In this example the amounts are small, but you get the idea. With larger deposits over a longer period of time, the compounding effect can really add up.

Examples of compound interest

What does all of this actually look like in your everyday finances? Compound interest is at work in various places that are probably a part of your financial lifestyle.

Savings accounts 

It’s likely the place you most often encounter compound interest is your savings account . Depending on your bank and the specific kind of account you have, your interest may be compounding daily, weekly, monthly or even annually. If you’re not sure, ask your bank. 

At Ally Bank , we compound interest daily, which can give your savings an advantage over deposit accounts that compound interest just quarterly or annually. That means, in time, you really might just have a dime for every dime you have.

401(k) accounts

Any money you’ve put in a 401(k) account is benefiting from compound interest.  How often it compounds depends on the types of investments in your portfolio. 

Student loans  

Unlike the previous examples, where interest increases your investment and savings, interest on your student loan may mean you pay more over time. All federal and most private student loans apply simple interest (more on this type of interest below) to the money you own, which is often applied daily. However, some private lenders may use compound interest on your debt. If you’re not sure, review your lending agreement or reach out to your lender. An important part of paying off that debt is understanding how interest will affect what you owe.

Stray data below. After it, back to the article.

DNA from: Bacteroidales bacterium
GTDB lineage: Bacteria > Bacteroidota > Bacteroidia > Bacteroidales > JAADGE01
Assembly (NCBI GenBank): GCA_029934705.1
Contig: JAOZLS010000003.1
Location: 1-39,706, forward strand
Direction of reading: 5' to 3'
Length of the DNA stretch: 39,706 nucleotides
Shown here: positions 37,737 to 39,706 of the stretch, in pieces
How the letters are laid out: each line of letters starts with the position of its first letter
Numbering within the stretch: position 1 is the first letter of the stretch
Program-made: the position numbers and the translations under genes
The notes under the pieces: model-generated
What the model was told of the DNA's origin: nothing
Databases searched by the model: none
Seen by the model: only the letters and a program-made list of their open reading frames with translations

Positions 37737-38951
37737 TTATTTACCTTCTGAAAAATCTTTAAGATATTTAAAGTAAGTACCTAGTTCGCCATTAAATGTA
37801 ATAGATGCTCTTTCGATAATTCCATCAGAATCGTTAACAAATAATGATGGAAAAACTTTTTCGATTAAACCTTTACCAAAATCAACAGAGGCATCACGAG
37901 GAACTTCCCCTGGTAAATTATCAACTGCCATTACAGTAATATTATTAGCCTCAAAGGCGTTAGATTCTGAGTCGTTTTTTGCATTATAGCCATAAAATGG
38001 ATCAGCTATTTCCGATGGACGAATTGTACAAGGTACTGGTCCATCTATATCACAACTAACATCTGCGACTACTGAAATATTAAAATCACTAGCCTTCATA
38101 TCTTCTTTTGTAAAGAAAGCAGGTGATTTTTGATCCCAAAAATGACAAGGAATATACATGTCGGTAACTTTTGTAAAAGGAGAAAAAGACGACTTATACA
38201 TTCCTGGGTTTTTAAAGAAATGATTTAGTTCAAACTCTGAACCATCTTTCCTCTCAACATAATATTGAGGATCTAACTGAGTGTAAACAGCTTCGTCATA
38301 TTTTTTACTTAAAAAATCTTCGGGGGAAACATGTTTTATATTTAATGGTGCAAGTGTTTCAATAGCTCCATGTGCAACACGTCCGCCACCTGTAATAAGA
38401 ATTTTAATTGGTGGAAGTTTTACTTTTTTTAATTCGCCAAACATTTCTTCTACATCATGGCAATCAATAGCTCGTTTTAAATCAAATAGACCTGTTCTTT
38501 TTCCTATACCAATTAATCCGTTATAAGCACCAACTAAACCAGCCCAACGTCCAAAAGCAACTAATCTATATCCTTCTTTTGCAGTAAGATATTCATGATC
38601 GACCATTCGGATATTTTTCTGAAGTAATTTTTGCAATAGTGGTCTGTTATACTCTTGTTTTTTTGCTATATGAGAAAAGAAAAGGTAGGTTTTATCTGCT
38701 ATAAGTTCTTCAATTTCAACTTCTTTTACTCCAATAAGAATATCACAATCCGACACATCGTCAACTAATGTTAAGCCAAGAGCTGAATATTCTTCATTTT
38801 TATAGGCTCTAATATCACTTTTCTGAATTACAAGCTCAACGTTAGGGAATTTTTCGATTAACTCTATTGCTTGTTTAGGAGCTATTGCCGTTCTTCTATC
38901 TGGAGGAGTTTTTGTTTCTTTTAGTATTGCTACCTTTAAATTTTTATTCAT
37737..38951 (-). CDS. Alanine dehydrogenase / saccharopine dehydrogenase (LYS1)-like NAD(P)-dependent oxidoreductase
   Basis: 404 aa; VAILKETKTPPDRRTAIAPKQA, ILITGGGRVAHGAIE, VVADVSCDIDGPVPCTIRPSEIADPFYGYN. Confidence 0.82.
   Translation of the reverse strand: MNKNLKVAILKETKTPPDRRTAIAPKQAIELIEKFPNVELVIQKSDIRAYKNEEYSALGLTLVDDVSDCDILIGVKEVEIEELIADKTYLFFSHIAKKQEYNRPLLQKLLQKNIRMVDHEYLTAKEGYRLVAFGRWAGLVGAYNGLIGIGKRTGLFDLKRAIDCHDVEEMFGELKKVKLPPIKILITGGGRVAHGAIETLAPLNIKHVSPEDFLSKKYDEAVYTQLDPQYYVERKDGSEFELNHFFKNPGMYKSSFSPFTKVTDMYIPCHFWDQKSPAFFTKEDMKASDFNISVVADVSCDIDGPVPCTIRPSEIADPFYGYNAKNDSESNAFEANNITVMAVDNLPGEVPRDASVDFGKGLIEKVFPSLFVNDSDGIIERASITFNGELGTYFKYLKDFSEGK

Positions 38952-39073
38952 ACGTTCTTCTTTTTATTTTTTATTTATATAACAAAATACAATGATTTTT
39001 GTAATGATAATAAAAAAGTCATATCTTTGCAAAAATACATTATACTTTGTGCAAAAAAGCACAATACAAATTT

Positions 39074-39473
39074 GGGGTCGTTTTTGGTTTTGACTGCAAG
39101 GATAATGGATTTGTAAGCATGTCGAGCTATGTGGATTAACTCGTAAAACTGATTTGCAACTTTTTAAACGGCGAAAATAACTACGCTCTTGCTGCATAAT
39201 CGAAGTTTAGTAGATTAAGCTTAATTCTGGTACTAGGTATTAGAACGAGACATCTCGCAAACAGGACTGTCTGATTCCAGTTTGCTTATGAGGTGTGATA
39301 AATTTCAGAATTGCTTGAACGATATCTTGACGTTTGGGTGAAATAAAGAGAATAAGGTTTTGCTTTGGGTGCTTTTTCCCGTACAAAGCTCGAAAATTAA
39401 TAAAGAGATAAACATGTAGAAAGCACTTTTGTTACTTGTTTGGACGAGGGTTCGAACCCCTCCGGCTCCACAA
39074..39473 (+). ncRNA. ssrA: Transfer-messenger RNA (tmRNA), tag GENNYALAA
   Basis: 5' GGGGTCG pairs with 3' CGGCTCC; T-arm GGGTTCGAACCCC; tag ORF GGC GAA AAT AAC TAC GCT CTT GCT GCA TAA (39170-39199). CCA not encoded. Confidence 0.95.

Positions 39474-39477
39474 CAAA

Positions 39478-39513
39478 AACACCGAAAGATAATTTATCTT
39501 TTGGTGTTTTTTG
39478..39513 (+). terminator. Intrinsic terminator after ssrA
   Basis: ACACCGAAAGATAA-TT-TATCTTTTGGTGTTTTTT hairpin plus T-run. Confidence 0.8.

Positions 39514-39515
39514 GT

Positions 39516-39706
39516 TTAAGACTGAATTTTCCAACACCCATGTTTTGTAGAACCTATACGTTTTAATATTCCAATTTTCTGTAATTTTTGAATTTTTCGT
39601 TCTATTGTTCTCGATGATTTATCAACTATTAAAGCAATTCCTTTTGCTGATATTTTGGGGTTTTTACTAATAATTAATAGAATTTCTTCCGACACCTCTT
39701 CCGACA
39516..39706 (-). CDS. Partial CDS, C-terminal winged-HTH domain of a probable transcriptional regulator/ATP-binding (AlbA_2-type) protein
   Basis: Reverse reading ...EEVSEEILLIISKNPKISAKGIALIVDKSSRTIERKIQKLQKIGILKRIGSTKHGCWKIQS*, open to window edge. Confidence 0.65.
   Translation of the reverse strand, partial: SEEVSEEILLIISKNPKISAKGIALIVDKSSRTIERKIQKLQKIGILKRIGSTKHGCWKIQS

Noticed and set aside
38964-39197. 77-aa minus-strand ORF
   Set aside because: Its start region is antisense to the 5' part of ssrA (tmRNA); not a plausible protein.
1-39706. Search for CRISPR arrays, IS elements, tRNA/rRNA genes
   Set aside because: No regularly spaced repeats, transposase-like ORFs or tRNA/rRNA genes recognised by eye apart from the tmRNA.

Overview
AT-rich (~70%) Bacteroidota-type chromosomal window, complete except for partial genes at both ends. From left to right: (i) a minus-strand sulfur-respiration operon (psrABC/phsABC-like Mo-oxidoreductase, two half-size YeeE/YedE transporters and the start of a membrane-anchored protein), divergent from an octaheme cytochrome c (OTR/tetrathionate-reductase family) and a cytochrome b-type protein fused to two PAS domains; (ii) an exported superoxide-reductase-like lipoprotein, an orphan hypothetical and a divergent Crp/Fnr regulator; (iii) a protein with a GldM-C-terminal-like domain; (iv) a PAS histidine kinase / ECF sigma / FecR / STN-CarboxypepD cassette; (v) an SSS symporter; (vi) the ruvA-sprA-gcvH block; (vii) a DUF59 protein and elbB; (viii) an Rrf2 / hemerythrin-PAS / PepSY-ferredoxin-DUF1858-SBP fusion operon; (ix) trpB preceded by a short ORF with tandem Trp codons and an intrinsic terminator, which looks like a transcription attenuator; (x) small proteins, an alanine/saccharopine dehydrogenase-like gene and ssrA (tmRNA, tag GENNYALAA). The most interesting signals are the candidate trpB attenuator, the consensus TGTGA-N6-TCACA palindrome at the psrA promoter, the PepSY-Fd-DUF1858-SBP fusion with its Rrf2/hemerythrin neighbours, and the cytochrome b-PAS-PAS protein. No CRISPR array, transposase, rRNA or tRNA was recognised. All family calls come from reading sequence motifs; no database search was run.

Credit cards 

Finally, another common use of compound interest is for credit card debt. Most issuers compound interest charges daily. It’s a good reminder to stay on top of your credit card payments and to avoid making charges beyond what you can afford.

Simple interest vs. compound interest

If you’re a finance nerd (like us) you might be thinking: So, compound interest isn’t the same as simple interest? Correct.


Simple interest is a set percentage of interest you earn on a deposit account each year. Unlike compound interest, which is essentially the interest on your interest, simple interest is only calculated on the original principal of a loan or on the amount deposited into a deposit account.

What determines compound interest?

Interest rate is a major factor in calculating compound interest, but it doesn’t tell the full story. When you’re shopping around for a savings account or a CD, for instance, you should compare APYs. The APY, or annual percentage yield , gives you a better idea of your potential earnings because it takes the frequency of compounding into consideration.

Compound your future

Now that you know everything you need to know about compound interest, go forth with confidence in your financial future. This is just the beginning of a beautiful relationship with another tool to help you take control of your money and help it work for you.